yesterday's post on the booming 340B contract pharmacy market, the Office of Inspector General (OIG) released the first of its three planned reports on the 340B drug discount program: Contract Pharmacy Arrangements in the 340B Program.
OIG’s research confirms many long-suspected problems regarding oversight, diversion, and the mystery methodologies for identifying 340B-eligible prescriptions.
But here's what's most troubling: the neediest patients are not benefiting from 340B discounts. In OIG’s sample, two-thirds of the hospitals do not offer the 340B price to uninsured patients. Wow.
These 340B contract pharmacy shenanigans need to stop. Based on the OIG report, uninsured and indigent patients aren’t benefiting from 340B drug discounts. Hospitals should stop hiding behind vague language about “stretching scare federal resources” and come clean about who really gains from 340B contract pharmacies.
Read on for highlights from this depressing report on the out-of-control 340B program.
WHAT OIG FOUND
OIG studied 30 covered entities—15 community health centers and 15 Disproportionate Share Hospitals (DSH). The 30 covered entities had contract pharmacy arrangements with 199 unique contract pharmacies, or 6.6 pharmacies per entity. Five entities had networks with 10 or more contract pharmacies. For background on 340B contract pharmacies, see yesterday’s related article Walgreens Still Dominates Booming 340B Contract Pharmacy Market, with CVS and Rite Aid Right Behind.
Here’s the OIG’s most shocking revelation:
“Additionally, we found that some covered entities in our study do not offer the discounted 340B price to uninsured patients at their contract pharmacies. Neither the 340B statute nor HRSA guidance addresses whether covered entities must do so; however, if covered entities do not, uninsured patients pay the full non-340B price for their prescription drugs at contract pharmacies.”Using data buried in the text on page 13, I created the following summary chart.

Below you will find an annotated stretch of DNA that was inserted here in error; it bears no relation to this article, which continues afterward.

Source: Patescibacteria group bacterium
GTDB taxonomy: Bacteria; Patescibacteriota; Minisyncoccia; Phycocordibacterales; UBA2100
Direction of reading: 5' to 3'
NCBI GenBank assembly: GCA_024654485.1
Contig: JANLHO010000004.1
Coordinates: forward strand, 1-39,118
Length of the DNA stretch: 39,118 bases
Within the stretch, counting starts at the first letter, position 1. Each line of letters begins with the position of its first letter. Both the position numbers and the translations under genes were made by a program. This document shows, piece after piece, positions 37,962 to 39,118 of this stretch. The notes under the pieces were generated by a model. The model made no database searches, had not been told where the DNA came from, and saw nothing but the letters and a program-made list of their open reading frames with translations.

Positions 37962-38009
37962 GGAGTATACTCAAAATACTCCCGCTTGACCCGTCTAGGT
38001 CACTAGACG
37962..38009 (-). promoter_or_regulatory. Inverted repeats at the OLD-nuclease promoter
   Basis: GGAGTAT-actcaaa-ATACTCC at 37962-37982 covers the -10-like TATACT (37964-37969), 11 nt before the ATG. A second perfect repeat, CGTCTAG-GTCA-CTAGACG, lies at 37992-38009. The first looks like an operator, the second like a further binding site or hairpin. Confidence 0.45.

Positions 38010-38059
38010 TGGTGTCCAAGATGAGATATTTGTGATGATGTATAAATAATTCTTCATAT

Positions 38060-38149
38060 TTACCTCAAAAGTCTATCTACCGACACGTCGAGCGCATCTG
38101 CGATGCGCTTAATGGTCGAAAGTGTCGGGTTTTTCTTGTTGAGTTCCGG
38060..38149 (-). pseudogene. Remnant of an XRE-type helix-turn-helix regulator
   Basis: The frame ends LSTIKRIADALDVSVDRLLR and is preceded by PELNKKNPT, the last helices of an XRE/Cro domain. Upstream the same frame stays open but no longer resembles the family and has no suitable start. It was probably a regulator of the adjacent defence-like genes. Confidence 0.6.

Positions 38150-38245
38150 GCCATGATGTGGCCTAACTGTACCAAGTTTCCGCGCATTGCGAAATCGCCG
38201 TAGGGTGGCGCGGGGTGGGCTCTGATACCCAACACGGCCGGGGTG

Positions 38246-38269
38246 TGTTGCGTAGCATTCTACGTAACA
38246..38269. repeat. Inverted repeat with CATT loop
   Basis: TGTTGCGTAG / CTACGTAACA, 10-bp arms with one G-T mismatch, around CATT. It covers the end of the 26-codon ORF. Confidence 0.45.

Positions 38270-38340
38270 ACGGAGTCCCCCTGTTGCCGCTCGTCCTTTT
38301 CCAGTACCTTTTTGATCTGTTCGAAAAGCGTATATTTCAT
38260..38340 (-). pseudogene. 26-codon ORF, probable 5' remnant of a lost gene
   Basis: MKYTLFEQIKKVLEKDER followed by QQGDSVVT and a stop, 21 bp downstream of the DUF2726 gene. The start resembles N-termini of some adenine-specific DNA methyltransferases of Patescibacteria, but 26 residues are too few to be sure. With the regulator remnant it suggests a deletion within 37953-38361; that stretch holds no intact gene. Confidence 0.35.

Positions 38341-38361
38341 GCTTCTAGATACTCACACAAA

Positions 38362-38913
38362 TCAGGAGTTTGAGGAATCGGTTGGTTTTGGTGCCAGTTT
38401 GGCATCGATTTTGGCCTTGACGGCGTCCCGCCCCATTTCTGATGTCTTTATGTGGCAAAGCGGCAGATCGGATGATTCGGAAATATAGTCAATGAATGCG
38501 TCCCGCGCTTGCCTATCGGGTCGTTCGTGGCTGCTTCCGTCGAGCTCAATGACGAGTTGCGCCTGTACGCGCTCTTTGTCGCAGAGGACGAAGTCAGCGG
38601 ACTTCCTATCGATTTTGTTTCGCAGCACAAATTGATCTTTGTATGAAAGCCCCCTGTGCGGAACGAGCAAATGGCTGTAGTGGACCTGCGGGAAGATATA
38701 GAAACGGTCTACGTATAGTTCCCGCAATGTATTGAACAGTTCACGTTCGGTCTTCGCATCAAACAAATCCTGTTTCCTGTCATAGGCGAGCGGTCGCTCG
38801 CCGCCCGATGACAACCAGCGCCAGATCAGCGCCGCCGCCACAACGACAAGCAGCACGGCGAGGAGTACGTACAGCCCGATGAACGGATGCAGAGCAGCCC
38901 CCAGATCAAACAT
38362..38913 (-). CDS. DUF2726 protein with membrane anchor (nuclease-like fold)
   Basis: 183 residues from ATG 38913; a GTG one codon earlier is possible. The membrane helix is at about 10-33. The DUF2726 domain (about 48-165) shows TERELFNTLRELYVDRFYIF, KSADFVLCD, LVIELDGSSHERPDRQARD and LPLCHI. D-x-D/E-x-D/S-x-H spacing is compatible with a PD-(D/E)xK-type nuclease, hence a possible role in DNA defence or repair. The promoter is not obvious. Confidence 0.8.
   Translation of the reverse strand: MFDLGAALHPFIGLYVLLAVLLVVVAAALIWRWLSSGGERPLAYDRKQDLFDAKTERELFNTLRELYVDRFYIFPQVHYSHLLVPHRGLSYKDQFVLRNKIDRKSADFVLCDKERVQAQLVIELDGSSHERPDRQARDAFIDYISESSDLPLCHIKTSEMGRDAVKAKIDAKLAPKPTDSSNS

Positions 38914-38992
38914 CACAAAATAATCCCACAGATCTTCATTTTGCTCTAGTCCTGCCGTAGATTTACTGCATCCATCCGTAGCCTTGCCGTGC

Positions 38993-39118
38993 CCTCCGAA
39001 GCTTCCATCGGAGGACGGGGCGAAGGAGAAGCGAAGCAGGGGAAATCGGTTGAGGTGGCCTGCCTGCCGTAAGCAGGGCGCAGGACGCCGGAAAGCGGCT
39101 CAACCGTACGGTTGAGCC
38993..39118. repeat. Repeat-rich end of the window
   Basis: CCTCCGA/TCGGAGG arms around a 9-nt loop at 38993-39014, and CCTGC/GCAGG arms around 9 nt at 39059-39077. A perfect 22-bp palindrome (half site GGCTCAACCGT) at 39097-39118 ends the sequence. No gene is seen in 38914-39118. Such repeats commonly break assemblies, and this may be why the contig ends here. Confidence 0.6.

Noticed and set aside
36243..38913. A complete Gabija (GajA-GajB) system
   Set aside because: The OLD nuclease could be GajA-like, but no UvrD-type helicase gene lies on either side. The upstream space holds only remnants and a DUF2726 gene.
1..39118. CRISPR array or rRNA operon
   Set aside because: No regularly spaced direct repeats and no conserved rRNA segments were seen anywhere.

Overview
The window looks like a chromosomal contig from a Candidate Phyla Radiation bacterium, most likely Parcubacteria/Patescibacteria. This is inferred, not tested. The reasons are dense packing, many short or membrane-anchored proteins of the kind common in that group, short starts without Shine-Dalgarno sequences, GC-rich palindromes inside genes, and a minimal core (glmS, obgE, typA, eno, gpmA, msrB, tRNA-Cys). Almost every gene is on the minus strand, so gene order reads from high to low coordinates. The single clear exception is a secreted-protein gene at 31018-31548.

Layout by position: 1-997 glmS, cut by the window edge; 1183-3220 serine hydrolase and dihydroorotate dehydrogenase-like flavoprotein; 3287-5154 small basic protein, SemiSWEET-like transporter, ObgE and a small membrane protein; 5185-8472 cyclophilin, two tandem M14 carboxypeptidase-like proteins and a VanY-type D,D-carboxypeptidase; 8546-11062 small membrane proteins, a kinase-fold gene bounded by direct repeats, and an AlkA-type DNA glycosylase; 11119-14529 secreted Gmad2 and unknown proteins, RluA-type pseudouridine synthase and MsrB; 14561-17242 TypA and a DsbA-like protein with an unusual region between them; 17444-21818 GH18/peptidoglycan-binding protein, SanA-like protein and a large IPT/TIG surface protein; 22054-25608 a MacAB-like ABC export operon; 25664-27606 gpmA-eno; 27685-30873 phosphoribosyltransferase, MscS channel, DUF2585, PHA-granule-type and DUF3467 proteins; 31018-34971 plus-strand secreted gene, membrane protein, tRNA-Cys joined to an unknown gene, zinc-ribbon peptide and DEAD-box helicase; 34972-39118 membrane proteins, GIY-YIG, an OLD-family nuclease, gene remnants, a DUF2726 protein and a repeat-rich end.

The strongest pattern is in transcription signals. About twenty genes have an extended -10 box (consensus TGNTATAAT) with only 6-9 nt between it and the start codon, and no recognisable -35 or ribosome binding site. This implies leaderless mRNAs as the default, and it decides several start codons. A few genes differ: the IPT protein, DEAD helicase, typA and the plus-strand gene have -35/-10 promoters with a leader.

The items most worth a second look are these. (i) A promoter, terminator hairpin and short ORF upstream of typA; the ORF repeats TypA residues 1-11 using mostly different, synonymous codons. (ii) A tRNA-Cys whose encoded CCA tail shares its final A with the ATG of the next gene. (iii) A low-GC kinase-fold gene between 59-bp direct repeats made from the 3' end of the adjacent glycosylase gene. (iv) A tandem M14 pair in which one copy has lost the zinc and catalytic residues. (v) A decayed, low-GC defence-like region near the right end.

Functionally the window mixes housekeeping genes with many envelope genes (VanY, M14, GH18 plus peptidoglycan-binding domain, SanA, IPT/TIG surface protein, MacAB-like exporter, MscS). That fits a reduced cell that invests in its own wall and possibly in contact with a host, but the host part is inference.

[Click to Enlarge]
Your eyes do not deceive you. Thirteen of the community health centers reported offering the discounted 340B price to uninsured patients in at least one of their contract pharmacy arrangements. However, only five hospitals offer the 340B discount price to uninsured patients, who pay the full non-340B price for prescriptions filled at contract pharmacies.
Where’s the money from this soak-the-poor strategy? No one knows.
I will reiterate the conclusion from my editorial Hospitals twist prescription assistance program for their own benefit in The Hill:
“To ensure that the program’s funds are being used appropriately, Congress should require that hospitals fully disclose how they use their 340B pharmacy profits. By allowing hospital’s to retain and then spend all 340B pharmacy profits, neither Medicare nor patients benefit from 340B drug discounts... Hospitals’ use of contract pharmacy networks should be scrutinized to be consistent with the program’s true intent. It’s time to modernize the 340B program and help the neediest patients access valuable medicines.”OTHER PROBLEMS
The OIG’s report uncovers many other unpleasant (but not unexpected) problems due to the lack of regulatory standards and proper oversight.
Different entities have different standards for identifying 340B-eligible prescriptions. On pages 10-12, the OIG highlights four common scenarios that would result in differing determinations of 340B eligibility across covered entities, i.e., “two covered entities may categorize similar types of prescriptions differently (i.e., 340B-eligible versus not 340B-eligible) in their contract pharmacy arrangements.”
Put another way, diversion is in the eye of the beholder. This also means that OIG exaggerates the extent of oversight activities, especially given hospitals' for-profit mentality when it comes to contract pharmacy networks.
The OIG states: “Twenty-five of thirty covered entities reported that they monitor their contract pharmacy arrangements internally to detect potential diversion or duplicate discounts.” This is laughable. Since there are no consistent standards for identifying 340B-eligible prescriptions, 340B entities are monitoring diversion based on widely-varying, self-determined definitions of diversion. So, nothing to see here, move along?
The OIG is silent on many crucial questions:
- How (if at all) do 340B entities track the profits generated by 340B prescriptions? Where do these profits go?
- How are 340B entities monitoring mega-networks with 50 or more pharmacies? How do they monitor out-of-state mail pharmacies?
- How are contract pharmacy fees determined?
- Why won't 340B entities identify 340B-eligible third-party prescriptions paid by Medicare Part D and commercial health plans? (These are the hidden “duplicate manufacturer discounts” that no one ever mentions.)